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Brant invade Lake Erie

The wildly swirling edges of Hurricane Sandy rolled through Ohio last week, and really put the wallop on Lake Erie. This storm is probably the strongest hurricane fallout that we've experienced, at least in recent memory. With hurricanes often come wayward birds, blown far off course, and I most definitely planned to take off a day and try to get to Lake Erie. Last Tuesday was just too rough - waves pushing 20 feet!!! were slamming the Lake Erie shoreline, and the rough seas in conjunction with driving rain and high winds wouldn't have made for good viewing conditions.

So, I waited until Wednesday before jumping in the car at 5:15 am and heading north to Lake County. My first stop was John Pogacnik's house, which overlooks the lake and offers a commanding view of a nice swath of water. Because of his location, and the fact that John stocks his yard with scores of feeders, and he watches the lake closely, his yard list must be the largest in Ohio. I think he's seen over 250 species from the property, including lots of odd and rare bedfellows such as Green-tailed Towhee and Long-tailed Jaeger.

This photo was taken with my Droid, at Conneaut Harbor. It shows the conditions that we had to endure for most of the day. Cold, windy, and near consistent drizzle if not outright rain. It definitely was not a day for getting killer photos, but I was very impressed with my new Canon 5D's performance. I generally just left it on shutter priority at 1/500, in order to try and freeze the birds with a fast shutter speed. That meant that the camera would bump the ISO as high as 12,800 at times, but there still is next to no graininess in even those images.

John and I spent the first few hours of the morning parked on his picnic table overlooking Lake Erie. One of the first cool "yard birds" we saw was this obliging female Long-tailed Duck (Oldsquaw) that was loafing just offshore. We were to see two others at different locales before the day was through.

Other highlights from the Pogacnik "yard" included 119 Brant, 2 White-winged Scoters, 32 Black Scoters, 3 Harlequin Ducks, 61 Common Loons, and four birds that were probably Red-throated Loons. Believe it or not, this was slow compared to what John and some of the other veteran Cleveland area lake-watchers were seeing in the two days prior.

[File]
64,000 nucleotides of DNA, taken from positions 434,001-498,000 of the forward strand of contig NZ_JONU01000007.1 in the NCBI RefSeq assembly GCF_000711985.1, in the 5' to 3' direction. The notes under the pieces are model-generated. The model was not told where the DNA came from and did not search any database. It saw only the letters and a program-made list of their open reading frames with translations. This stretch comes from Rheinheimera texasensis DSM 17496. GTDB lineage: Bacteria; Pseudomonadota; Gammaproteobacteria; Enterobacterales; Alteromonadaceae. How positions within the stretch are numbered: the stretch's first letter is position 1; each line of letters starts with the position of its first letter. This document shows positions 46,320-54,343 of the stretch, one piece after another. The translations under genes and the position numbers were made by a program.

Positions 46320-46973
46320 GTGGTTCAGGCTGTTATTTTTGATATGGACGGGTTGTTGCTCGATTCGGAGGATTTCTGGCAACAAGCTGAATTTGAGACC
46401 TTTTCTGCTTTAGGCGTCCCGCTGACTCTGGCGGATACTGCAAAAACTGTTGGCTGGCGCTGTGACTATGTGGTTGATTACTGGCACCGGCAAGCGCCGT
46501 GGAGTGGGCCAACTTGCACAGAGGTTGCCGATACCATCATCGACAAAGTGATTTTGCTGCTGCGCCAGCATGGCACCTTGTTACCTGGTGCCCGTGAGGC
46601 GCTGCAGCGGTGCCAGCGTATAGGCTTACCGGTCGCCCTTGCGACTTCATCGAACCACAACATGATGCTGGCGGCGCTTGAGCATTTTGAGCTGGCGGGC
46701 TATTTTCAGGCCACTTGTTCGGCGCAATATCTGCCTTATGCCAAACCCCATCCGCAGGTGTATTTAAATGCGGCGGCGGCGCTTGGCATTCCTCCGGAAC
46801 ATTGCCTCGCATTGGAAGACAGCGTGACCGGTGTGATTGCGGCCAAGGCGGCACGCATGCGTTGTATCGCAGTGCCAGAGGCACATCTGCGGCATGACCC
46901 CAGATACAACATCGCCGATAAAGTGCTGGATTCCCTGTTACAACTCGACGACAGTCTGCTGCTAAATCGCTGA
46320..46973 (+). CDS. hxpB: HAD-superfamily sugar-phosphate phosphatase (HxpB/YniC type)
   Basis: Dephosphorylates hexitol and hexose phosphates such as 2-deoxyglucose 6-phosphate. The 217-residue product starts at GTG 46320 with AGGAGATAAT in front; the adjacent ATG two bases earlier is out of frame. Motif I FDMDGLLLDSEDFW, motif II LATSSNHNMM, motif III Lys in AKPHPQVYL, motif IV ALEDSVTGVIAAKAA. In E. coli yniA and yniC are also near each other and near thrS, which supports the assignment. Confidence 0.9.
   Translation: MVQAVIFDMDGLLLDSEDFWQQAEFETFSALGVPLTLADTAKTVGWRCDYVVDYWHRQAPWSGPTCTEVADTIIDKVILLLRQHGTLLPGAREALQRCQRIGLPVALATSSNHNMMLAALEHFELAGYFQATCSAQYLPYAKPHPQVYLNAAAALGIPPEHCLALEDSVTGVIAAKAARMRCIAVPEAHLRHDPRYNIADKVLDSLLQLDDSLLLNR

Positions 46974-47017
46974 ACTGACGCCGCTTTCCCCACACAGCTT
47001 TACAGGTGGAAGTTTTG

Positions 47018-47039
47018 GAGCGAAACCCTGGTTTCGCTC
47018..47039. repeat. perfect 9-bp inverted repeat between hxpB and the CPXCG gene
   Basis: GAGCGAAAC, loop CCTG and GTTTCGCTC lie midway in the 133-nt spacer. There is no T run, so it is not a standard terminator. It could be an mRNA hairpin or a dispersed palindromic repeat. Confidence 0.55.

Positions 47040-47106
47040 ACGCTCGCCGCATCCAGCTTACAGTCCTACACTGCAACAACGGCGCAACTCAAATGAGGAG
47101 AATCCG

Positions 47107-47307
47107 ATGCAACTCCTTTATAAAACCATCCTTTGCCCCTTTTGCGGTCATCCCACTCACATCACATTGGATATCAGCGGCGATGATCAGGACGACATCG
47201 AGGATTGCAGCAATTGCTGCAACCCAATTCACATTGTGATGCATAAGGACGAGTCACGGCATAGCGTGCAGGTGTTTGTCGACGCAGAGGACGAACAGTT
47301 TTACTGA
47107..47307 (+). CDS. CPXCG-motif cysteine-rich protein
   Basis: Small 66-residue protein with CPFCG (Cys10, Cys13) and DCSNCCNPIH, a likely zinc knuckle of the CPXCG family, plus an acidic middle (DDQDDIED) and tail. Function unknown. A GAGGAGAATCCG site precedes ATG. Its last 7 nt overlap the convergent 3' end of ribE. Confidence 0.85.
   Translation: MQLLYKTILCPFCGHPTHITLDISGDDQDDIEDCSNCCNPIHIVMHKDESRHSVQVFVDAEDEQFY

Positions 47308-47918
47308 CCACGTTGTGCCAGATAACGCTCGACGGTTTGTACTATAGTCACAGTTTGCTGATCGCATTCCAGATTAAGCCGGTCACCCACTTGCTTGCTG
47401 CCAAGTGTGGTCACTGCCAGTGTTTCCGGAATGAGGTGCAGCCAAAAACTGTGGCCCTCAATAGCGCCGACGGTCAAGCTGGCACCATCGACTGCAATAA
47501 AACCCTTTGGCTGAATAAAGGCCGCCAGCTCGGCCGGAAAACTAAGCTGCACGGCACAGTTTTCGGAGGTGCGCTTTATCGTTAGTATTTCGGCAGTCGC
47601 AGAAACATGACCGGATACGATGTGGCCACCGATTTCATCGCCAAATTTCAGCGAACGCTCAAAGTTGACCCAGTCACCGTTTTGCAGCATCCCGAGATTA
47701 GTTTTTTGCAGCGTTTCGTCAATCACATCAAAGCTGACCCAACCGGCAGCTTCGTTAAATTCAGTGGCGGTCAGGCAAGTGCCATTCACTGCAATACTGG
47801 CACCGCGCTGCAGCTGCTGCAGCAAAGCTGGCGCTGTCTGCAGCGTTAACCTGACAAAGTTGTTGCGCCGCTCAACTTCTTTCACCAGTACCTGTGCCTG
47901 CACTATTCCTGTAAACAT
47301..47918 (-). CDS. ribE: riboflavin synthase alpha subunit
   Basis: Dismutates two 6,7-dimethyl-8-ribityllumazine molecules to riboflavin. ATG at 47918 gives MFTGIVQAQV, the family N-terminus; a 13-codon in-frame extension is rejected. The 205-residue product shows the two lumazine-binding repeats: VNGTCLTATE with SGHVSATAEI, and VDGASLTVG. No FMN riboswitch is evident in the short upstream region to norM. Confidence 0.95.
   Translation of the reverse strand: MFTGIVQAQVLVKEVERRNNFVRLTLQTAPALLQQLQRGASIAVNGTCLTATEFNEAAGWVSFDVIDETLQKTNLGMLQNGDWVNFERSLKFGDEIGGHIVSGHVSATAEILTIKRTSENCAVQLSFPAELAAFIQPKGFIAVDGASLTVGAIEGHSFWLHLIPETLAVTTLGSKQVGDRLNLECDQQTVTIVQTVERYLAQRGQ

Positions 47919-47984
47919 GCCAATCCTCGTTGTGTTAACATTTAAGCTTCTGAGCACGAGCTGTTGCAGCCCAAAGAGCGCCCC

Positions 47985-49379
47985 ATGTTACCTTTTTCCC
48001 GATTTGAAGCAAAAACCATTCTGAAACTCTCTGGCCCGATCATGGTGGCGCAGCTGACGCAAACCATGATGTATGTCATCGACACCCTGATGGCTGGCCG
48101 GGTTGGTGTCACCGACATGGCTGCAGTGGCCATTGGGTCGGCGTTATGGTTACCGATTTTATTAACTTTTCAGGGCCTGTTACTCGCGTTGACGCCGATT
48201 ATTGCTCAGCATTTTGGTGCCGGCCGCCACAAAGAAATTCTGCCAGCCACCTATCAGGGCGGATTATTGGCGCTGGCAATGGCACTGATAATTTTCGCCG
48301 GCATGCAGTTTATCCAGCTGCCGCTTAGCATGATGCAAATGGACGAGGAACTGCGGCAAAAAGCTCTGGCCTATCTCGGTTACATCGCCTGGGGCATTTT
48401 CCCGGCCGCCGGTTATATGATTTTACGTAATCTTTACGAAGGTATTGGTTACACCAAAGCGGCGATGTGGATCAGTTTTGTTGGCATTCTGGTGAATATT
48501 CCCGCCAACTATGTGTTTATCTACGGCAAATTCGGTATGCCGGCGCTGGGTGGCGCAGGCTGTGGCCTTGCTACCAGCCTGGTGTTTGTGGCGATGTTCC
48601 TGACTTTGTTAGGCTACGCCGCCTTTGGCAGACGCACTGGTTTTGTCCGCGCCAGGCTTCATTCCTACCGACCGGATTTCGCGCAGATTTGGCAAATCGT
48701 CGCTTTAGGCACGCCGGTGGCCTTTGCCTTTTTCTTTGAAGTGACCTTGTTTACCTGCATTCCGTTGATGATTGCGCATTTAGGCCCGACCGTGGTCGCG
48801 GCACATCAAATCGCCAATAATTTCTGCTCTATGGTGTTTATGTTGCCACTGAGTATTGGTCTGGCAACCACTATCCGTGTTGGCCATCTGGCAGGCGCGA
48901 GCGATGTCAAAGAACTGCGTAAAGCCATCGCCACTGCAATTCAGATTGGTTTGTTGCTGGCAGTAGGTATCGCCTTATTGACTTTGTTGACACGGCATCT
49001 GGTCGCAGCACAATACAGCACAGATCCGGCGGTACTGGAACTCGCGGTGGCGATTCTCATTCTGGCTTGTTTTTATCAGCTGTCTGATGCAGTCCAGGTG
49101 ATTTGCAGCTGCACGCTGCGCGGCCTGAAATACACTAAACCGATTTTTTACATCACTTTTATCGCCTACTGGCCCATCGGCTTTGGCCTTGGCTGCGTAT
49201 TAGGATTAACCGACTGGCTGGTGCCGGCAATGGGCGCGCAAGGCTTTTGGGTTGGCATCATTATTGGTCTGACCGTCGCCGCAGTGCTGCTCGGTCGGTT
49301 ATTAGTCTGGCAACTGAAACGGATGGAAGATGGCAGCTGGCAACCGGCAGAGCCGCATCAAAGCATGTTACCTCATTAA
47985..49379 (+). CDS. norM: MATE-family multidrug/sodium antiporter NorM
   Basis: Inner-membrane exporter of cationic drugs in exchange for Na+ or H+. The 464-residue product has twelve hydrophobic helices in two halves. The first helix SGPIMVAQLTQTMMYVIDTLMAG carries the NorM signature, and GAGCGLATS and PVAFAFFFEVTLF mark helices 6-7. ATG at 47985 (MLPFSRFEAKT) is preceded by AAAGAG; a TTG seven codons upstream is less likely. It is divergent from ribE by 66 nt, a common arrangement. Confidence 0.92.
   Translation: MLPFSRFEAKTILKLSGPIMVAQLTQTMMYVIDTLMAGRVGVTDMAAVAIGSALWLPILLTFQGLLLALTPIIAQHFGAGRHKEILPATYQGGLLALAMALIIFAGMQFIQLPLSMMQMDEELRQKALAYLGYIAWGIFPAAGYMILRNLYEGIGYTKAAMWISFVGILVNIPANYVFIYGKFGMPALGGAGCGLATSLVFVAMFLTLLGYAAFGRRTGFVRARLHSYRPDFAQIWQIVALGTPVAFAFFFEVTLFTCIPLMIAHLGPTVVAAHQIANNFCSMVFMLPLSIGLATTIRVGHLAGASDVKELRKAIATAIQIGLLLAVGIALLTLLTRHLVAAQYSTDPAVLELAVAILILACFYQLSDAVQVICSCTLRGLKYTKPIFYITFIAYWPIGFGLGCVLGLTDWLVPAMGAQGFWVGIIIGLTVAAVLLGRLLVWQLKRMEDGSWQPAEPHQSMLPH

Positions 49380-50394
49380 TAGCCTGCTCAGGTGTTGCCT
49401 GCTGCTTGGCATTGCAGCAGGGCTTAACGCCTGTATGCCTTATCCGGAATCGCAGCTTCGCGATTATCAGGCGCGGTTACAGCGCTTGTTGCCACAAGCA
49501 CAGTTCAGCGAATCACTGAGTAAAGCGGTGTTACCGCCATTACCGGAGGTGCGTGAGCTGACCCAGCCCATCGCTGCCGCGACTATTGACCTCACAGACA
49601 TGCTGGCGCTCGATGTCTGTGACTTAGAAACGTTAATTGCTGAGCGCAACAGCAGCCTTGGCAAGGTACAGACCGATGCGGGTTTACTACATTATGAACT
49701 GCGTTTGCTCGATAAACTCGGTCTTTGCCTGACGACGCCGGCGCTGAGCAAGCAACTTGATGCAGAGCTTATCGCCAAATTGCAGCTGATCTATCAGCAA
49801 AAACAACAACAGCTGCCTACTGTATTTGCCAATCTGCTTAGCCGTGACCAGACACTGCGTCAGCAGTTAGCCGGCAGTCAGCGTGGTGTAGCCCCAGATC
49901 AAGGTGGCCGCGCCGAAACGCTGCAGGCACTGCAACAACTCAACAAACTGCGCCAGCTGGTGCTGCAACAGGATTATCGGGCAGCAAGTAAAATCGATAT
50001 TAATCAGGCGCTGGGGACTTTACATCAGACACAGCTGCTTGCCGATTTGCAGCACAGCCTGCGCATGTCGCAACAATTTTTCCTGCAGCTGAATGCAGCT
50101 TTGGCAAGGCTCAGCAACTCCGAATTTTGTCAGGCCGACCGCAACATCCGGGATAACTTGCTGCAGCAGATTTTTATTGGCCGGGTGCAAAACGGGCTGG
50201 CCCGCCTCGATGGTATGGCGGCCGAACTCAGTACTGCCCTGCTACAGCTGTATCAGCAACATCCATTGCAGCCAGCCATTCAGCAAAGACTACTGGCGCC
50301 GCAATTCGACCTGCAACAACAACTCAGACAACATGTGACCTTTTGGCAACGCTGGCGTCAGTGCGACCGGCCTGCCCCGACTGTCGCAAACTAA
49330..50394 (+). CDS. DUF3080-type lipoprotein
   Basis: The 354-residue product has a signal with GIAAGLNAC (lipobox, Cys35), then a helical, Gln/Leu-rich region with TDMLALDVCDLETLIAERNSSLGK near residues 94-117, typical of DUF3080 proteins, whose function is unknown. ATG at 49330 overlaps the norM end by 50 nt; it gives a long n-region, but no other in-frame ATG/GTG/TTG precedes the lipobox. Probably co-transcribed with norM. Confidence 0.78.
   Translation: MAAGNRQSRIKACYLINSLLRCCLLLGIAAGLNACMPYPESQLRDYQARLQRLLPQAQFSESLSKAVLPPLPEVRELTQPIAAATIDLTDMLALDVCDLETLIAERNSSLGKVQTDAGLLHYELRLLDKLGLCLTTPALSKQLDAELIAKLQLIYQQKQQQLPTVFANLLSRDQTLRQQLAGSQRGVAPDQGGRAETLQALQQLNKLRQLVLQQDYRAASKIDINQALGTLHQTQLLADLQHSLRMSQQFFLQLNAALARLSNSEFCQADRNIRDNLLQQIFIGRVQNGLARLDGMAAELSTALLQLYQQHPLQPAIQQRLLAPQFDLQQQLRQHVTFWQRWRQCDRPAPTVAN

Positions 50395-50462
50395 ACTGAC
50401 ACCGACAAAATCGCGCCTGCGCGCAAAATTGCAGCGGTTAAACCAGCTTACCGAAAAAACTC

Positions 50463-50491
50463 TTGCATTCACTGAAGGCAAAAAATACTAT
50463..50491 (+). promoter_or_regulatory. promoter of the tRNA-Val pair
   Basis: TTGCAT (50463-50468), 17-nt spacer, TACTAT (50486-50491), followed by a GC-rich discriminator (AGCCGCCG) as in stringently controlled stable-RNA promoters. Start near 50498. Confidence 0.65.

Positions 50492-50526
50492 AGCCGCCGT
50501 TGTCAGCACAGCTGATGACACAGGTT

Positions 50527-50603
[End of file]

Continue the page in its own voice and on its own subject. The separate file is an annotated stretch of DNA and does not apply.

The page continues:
A stop at Fairport Harbor yielded more scoters, of all three species. This group is comprised of three White-winged Scoters on the right, and two Surf Scoters on the left. As always, click the photo to enlarge and see more details.

John and I made it as far east as Conneaut Harbor, which is as far east as one can go on Lake Erie without entering Pennsylvania. The weather was rather inhospitable, as described previously, and as the gate was shut we had to walk a fair piece through the damp sand to reach the observation platform. Once there, we hunkered under the tower's modest shelter, and saw a fair number of interesting birds. About 20 Dunlin - one of our hardiest sandpipers - hunted the shoreline, and they were joined by two rather late Sanderlings. We were quite pleased when a Red Phalarope, pictured above, rocketed by and settled on a small pond not far away. It bathed and preened for a few minutes, then flew back out over the lake, That's typical of Conneaut Harbor - birds pop in and out constantly, and often don't linger for very long.

The highlight at Conneaut - and bird of the day (and week) in my view - were the Brant. We saw 71 of the small sea geese foraging on Conneaut's sand flats, and between all of our stops, John and I observed a grand total of 240. From October 27 through the end of the month, perhaps 1,500 - 2,000 Brant were reported from Ohio's Lake Erie waters, a staggering total. For historical perspective, Bruce Peterjohn in his The Birds of Ohio cites the previous one-day high count of Brant as 290+ on November 11, 1985 off Vermilion. He notes that Brant are normally rare and produce six or fewer sightings annually. In the latter days of October, there were multiple observations of 300+ Brant in a morning. I would guess that strong westerly winds associated with Hurricane Sandy caused Brant to track further west than normal, thus piling them up in Lake Erie. Most Brant move south from their Arctic breeding grounds via southern Hudson Bay and James Bay, then move southeast through Lake Ontario and other points east of Ohio before ending up along the Mid-Atlantic coast.

Note the flock of four Brant in this photo contains two adults, and two juveniles. The youngsters can readily be told by their strong white "wingbars" and the lack of white on the neck.

At least 43 Brant are visible in this shot, making for a scene reminiscent of coastal New York or New Jersey - certainly not something one expects to stumble into in Ohio!

We finished the day at Fairport Harbor, and were greeted by 50 more Brant on the beach. John and I darted under the protective shelter of a building's alcove, which also acted as a blind. Something flushed the flock at one point, and they wheeled around and settled in right in front of our hideout. It was neat to hear the flock's collective low chuckling honks, and watch them bicker among themselves like old maids.

By now, I suspect these Brant and most of the ones that we saw last Wednesday have made it to the sea, which is their true domain. After all, the Brant's scientific name is Branta bernicla: the specific epithet means "barnacle". So tightly wedded to the sea are these small geese that legend has it that they hatch from barnacles. Their peregrinations into freshwater habitats are rather rare and brief, and it was our good fortune to experience such an unprecedented albeit brief invasion of these marvelous little geese.


rebecca said…
Holy cow! I have never seen a Brant and I would seriously love to.

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